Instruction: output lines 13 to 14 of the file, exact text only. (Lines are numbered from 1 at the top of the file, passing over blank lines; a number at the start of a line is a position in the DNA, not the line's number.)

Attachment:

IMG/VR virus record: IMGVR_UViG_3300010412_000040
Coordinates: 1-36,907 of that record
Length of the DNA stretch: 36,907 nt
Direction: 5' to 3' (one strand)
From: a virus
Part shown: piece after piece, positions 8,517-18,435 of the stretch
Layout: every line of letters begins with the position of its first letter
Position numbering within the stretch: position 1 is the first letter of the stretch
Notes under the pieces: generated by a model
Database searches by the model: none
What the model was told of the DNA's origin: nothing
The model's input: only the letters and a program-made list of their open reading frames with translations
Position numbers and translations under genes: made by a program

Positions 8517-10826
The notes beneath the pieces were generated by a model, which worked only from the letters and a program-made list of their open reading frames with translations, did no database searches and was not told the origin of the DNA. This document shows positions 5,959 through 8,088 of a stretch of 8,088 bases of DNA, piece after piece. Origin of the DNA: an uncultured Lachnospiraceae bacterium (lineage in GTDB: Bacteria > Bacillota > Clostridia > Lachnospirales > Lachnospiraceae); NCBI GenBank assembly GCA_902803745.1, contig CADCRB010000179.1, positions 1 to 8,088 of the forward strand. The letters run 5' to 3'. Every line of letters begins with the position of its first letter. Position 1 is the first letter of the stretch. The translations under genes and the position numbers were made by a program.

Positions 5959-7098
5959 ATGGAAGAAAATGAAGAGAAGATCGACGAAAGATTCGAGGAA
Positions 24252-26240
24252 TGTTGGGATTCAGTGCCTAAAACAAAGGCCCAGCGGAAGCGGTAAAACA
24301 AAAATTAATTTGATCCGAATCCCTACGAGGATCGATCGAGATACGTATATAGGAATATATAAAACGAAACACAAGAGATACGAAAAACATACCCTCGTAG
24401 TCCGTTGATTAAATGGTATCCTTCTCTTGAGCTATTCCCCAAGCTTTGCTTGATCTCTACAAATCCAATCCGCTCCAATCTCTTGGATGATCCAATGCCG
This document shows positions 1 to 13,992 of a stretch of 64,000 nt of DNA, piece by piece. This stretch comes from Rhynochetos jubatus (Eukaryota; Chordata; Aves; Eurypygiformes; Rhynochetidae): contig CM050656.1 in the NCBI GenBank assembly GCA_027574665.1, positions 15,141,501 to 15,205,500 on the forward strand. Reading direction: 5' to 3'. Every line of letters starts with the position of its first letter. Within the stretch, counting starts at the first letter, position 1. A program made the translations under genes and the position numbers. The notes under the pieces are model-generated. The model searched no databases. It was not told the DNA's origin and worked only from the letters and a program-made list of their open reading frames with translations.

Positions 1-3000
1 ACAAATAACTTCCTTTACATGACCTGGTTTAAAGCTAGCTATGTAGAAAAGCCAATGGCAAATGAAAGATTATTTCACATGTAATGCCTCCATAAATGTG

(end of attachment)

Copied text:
Position numbers and translations under genes: made by a program

Positions 8517-10826